Port and capital of Hainan Province, China. I walk the wet streets of the old quarter. My eye enters the city though the colour and movement of the ponchos, the helmets, the scooters. My tearful camera misses the handsome worker riding his black scooter swathed in a transparent rhubarb purple poncho covered in custard yello polo-discs.
As a young boy, he lived and played in the wide drives of sixties semi-detached new builds, and, he explored a town centre dominated by Victorian carpet factories and the blue brick cuts of the dying canals that quietly stalked the town. But by what seemed like some hand of cruel fate, not long after the confusion of his first proper crush, his family moved to the countryside.
At the end of that summer, at his first day of secondary school, he remembers the very spot, his sexuality came to him as some shocking epiphany, with no scope for doubt or dabbling. What followed was ten years of hiding in an alien landscape of woods, farmland and rivers.
But he became good at it, and with fewer people around, he stored his yearning in out of the way places; a cave, an abandoned bridge, certain trees.
Several years later, after he’d come out and raced to the city, gone down that path; he found himself attracted to cruising, but only in green places. It didn’t matter if it was a park, botanical garden or beauty spot; he would effortlessly blend in and seek what he sought, whilst gathering in those yearnings he’d stored like acorns all those years before.
During those eight years of being fenced-in, in North Wood, I dreamt of civilisation somehow reaching me and crushing the place. I was a greedy boy that wanted more than country lore and in-bred prejudice.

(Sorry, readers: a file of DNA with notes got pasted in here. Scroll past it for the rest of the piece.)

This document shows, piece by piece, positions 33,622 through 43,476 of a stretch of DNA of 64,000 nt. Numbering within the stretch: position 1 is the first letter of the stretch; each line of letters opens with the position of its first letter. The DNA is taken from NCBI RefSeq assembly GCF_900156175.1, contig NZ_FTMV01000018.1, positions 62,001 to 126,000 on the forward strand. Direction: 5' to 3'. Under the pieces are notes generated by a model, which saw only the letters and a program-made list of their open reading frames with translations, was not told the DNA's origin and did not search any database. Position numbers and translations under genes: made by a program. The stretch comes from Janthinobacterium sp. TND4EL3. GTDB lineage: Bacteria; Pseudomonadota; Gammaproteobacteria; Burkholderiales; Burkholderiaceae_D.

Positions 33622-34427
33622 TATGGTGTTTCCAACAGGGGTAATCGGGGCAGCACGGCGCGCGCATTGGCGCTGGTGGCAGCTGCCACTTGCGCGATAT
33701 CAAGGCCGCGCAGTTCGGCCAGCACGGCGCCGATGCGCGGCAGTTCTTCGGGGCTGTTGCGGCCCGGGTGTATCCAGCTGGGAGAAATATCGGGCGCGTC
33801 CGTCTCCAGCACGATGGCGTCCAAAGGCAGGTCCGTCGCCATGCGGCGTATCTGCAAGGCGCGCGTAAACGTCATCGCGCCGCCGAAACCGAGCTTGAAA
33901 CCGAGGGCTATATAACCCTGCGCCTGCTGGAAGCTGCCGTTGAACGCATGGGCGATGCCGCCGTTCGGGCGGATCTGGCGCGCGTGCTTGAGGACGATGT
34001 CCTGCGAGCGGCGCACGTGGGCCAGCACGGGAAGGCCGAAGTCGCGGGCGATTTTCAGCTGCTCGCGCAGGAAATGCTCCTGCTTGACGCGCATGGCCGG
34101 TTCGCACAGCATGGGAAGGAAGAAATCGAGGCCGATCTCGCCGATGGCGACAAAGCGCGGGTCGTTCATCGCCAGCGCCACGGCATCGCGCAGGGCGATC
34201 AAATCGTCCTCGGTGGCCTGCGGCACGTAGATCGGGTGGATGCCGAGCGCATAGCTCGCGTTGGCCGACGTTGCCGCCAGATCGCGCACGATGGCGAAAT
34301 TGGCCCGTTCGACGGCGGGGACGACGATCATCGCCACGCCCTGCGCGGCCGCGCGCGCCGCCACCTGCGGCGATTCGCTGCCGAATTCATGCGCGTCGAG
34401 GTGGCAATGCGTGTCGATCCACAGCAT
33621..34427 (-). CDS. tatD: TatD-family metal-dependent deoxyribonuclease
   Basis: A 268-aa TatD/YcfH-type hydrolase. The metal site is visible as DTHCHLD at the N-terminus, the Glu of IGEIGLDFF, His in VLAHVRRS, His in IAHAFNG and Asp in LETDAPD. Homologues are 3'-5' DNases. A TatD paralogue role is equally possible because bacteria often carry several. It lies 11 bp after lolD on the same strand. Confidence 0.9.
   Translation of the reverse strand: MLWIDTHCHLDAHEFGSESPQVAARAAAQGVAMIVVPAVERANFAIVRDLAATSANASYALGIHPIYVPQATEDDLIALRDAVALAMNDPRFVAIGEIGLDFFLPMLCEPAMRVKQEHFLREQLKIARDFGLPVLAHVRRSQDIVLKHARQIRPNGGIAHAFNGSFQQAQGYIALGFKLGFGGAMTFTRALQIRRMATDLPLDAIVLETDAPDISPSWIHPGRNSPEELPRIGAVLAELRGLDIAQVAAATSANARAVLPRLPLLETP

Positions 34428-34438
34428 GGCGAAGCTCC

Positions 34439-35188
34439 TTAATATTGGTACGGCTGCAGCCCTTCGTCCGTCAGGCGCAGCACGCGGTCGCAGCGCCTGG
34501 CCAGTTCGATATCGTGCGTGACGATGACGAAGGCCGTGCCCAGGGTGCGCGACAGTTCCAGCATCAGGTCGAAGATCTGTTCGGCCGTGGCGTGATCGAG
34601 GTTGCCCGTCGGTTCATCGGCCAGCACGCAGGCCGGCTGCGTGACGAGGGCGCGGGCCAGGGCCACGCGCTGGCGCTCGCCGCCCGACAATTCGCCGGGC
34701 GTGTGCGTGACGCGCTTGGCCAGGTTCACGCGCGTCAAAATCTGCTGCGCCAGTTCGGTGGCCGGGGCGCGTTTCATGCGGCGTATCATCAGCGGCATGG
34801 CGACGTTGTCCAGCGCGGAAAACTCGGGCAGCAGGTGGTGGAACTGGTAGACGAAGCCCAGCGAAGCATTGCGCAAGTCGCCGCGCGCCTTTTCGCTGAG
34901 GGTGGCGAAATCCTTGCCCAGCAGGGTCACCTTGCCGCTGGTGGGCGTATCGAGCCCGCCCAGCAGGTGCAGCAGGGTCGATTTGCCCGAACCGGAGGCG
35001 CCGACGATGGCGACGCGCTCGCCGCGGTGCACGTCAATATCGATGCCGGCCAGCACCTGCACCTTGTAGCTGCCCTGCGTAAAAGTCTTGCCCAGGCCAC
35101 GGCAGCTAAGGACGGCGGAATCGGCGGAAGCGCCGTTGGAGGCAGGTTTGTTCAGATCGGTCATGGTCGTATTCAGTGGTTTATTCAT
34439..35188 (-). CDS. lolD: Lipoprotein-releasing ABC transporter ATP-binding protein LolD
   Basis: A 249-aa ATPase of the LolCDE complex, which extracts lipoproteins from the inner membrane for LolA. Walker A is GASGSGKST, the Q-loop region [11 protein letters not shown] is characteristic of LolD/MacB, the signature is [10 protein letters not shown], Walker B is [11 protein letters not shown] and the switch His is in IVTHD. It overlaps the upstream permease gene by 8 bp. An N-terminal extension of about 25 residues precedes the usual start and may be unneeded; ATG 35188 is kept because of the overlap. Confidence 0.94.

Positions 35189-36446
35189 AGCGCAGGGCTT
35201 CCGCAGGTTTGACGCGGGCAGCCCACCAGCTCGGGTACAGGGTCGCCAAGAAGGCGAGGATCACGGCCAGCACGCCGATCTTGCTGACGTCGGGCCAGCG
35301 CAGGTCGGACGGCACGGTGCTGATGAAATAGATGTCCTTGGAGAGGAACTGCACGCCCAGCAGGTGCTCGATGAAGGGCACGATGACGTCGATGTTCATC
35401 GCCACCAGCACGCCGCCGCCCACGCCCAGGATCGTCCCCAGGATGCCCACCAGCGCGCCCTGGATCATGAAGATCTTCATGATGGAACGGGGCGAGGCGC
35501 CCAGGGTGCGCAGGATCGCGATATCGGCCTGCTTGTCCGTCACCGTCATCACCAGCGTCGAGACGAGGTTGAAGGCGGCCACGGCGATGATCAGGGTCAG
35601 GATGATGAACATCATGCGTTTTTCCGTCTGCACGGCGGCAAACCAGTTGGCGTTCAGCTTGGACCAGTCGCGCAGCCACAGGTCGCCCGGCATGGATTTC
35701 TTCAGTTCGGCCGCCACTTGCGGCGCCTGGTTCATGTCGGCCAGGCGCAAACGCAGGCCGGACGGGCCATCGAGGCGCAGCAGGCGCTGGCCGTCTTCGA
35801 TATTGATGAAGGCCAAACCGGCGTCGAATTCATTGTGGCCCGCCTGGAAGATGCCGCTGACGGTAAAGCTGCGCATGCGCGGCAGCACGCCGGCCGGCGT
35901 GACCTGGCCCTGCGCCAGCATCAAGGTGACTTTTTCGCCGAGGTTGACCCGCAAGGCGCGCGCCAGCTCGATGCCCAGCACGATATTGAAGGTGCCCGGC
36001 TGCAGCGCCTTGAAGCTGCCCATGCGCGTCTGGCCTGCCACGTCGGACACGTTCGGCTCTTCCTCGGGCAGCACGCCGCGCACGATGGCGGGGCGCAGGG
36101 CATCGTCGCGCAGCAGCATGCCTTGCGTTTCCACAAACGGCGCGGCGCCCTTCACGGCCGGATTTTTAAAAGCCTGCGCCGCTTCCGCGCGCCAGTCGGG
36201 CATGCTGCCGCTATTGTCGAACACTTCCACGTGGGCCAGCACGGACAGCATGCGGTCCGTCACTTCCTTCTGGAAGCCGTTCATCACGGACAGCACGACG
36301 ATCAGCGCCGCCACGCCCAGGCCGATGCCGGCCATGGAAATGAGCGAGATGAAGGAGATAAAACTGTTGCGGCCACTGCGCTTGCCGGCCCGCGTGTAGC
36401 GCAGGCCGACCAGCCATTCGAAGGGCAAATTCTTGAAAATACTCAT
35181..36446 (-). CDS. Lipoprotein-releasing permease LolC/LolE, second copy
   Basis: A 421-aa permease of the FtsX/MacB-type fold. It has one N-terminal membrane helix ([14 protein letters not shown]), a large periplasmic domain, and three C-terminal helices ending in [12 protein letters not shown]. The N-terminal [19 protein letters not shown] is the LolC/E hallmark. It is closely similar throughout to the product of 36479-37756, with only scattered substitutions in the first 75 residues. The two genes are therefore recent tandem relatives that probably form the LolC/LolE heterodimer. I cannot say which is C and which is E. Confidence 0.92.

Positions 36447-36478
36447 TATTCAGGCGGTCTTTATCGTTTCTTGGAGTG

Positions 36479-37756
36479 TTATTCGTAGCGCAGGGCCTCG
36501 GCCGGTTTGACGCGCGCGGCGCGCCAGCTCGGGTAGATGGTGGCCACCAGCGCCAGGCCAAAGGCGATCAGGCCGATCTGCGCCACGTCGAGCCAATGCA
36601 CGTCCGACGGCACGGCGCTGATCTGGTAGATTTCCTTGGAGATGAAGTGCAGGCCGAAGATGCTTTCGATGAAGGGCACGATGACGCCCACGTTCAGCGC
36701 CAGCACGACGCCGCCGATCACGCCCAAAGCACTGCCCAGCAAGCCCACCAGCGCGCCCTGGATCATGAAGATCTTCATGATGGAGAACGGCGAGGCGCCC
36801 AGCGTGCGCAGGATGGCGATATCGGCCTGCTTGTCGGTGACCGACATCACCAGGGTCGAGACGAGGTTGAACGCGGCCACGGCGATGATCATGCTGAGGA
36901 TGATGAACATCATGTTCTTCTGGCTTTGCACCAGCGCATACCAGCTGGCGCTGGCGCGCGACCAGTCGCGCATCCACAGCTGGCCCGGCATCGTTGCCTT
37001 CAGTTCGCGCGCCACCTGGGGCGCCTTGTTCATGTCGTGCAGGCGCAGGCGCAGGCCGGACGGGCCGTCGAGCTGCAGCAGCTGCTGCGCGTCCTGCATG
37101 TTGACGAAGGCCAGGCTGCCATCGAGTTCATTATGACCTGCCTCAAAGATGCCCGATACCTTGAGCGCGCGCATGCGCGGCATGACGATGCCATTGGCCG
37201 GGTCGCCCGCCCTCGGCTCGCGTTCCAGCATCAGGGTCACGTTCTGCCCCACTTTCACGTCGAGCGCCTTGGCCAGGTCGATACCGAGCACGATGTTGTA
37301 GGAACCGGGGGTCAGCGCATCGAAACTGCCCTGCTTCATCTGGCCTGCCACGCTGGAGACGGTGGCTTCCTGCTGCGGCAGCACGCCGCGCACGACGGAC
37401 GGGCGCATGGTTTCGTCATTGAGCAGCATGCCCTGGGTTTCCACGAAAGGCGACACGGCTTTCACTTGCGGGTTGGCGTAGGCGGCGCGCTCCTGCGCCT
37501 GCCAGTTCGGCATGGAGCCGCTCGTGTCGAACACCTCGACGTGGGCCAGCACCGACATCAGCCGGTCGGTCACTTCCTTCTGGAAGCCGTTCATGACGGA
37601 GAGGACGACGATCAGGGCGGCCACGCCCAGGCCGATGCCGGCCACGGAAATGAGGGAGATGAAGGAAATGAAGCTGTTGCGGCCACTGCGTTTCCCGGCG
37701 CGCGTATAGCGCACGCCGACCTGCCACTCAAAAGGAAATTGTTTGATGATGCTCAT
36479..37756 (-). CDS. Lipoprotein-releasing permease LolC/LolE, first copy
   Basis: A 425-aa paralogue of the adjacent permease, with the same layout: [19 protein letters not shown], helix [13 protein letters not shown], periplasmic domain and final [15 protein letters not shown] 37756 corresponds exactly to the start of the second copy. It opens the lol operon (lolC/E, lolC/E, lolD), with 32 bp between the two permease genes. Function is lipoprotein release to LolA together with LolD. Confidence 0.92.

He stands naked in the shadowed mouth of the cave, exhausted from a sleepless night coiled with despair. He peers into woodland around him, then looks at the floor and mumbles,
‘It feels right. Is it right?’
His echo cowers and whimpers in the darkness behind him.
He glares now at the trees and shouts,
‘Is it right? Answer me!’
The cave-mouth now repeats his demand, the trees listen, the brook carries the message downstream.
He presses his fingertips into his lone initials, SY, that he carved into the sandstone as a boy. Now worn smooth by forty seasons. With the fingernail of his index finger he traces out the initials JL next to his. He bends down and picks up a twig and etches deeper.
Finished, he walks towards the rope hanging from the tree. Samuel takes hold and caresses the fibres that imitate the hairs on his lovers arms.
Gripping the rope hard with both hands, he backs up a few steps, then runs forward until he runs out of bank and swings out across the dark water. The leaves throw a dappled green cloak of light across his pale body. He reaches the height of his arc. He lets go. He falls until the brook wraps him in a splash of ligt. He emerges head first, his body rising from the water as he wades to the bank where he prostrates himself.
He feels Jed’s strength in the earth, smells him on the loam and presses his lips into the answer. But that is not enough, was never enough, and opening his jaw, he bites into the land.